It is also perfectly fair to ask: Does an action film starring a septuagenarian make sense, from both an artistic and a commercial sense? 

The leading man of an action movie, after all, is traditionally between 25 and 35 years old. Maybe a youngish 40—but certainly not older than 45. Stallone is three decades older than that traditional upper limit.

In the case of Stallone, I think it does make sense. Rambo movies were never high-end artistic fare, and they always stretched the viewer’s suspension of disbelief, even when Stallone was in his prime. Stallone, moreover, now has four generations of fans. 

This all suggests that plenty of moviegoers will get out to see Last Blood a week from this Friday. Who knows? Despite the title, this might not even be the last Rambo movie. 

‘Color Out of Space’- the movie

First Color Out of Space Photo from Nic Cage’s H.P. Lovecraft Film

I’ve read this H.P. Lovecraft story several times over the past 30 years.

It isn’t a bad story…but some of the dialogue sure is:

“It come from that stone . . . it growed down thar . . . it got everything livin’ . . . it fed itself on ’em, mind and body . . . Thad an’ Mernie, Zenas an’ Nabby . . . Nahum was the last . . . they all drunk the water . . . it got strong on ’em . . . it come from beyond, whar things ain’t like they be here . . . now it’s goin’ home. . . .”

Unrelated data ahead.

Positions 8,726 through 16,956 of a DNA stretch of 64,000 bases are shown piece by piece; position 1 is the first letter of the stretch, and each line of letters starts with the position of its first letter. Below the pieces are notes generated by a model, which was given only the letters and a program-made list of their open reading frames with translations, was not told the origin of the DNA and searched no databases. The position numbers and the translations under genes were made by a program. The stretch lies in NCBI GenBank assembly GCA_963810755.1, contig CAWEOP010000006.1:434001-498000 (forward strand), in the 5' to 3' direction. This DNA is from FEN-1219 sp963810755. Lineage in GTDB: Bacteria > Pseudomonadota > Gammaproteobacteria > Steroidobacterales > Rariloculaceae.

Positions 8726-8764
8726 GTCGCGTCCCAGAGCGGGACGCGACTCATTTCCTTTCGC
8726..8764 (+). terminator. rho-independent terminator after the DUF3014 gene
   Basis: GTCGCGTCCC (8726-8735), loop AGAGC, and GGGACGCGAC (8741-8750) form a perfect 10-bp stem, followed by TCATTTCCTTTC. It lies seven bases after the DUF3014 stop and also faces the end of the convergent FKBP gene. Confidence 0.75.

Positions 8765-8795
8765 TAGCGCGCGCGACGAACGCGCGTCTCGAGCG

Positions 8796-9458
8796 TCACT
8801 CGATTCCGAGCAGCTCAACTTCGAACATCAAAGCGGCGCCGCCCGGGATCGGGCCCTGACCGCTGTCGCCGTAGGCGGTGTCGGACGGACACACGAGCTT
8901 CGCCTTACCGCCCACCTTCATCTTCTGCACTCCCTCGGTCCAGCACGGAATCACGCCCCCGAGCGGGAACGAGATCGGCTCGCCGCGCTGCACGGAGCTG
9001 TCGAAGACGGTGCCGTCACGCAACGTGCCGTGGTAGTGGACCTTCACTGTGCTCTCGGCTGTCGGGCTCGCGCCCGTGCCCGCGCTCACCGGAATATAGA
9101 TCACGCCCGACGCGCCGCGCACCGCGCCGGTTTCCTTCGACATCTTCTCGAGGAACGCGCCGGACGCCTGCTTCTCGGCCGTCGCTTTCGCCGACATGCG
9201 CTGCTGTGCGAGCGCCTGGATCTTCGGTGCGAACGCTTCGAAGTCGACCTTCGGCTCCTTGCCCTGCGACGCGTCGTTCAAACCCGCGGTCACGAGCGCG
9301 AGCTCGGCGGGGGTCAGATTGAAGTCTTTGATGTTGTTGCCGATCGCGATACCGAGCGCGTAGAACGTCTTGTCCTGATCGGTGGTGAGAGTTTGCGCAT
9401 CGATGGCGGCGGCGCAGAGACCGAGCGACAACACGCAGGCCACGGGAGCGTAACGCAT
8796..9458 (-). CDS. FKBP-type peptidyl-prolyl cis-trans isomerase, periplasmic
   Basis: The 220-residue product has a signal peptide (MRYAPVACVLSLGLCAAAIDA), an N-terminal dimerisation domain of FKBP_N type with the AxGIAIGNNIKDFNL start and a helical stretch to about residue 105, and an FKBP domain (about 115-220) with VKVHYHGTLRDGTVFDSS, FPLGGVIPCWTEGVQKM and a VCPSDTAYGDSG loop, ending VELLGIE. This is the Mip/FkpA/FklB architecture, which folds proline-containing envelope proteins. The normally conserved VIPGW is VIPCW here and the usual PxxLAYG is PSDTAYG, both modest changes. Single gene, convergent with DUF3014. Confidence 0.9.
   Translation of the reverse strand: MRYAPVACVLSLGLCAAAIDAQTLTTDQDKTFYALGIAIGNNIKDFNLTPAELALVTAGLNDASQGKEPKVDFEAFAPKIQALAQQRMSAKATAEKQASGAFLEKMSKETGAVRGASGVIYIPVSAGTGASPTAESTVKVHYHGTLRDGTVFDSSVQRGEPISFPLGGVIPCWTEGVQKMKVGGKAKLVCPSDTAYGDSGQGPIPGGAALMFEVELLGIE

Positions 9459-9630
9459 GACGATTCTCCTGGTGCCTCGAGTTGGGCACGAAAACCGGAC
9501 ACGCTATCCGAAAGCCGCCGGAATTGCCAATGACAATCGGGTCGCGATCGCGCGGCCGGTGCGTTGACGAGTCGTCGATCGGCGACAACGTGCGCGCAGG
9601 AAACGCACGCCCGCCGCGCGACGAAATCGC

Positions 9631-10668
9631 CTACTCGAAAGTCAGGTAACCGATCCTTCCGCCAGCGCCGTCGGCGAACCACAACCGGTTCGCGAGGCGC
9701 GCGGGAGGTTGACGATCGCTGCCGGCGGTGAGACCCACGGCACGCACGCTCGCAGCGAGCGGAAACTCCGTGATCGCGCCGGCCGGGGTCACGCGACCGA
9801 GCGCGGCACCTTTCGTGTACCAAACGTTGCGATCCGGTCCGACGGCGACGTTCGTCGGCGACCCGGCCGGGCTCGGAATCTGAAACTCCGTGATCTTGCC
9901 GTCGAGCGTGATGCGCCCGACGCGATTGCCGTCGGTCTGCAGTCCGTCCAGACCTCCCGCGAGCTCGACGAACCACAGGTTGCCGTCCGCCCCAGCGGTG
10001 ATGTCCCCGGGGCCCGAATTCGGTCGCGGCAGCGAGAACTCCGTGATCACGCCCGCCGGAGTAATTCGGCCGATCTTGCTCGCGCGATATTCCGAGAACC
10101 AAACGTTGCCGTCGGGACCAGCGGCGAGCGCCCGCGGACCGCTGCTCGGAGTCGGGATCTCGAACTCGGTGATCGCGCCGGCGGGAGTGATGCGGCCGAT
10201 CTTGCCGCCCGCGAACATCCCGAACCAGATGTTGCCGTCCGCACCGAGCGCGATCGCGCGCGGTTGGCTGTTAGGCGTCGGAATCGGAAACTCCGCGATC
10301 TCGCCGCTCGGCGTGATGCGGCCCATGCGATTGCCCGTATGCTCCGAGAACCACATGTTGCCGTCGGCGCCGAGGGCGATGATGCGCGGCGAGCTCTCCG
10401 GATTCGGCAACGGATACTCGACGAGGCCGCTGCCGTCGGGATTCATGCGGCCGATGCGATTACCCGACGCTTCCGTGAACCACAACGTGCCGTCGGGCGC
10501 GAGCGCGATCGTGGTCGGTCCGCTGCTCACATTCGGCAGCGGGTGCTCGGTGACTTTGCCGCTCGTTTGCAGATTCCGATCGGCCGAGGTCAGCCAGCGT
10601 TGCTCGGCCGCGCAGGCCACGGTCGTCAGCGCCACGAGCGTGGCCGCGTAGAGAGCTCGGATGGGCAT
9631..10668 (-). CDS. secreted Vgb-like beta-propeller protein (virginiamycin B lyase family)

Lovecraft excelled at story concept and description. His principal weaknesses were characterization and dialogue.

‘The Girl on the Train’: the movie

Not as good as the book…

Well, I finally got around to watching this one, and I must say I was underwhelmed. 

I enjoyed the Paula Hawkins novel–even though there were times when I wanted to box the main character’s ears. (I have little tolerance for drunks.)

The movie, however, dwelled too much on the alcoholic self-absorption of ‘Rachel’. The directors should have emphasized the action more.

My advice: read the novel, skip the film version.

‘The Hunt’ cancelled

Universal cancels ‘The Hunt’ release after mass shootings in Ohio and Texas

I wrote about this movie in a previous post. 

This unreleased film is about wealthy coastal elites hunting red-state whites… for sport.

The movie was from the same company, Blumhouse Productions, that gave us The First PurgeThe First Purge was about whites hunting minorities once every year.

The earlier film from Blumhouse was a decidedly leftwing dystopian fantasy, whereas this one plays into rightwing fears. I therefore don’t want to read too much of a political motive into the scenario of The Hunt–which casts working-class whites as victims. Blumhouse Productions seems dedicated  to creating edgy films that stride both sides of the political divide.

I don’t have a problem with the subject matter, per se. Mass, socially coordinated homicide is an old subject in literature, especially of the speculative kind. Shirley Jackson’s The Lottery, and Logan’s Run (the movie as well as the novel) present scenarios in which murder is carried out on an organized, legally sanctioned scale.

The company of other humans can be a source of refuge; but it can also be a source of brutality and violence.  This contradiction is part of our history, and, arguably, our DNA. We need not wonder, then, that it is a recurring theme in film and fiction.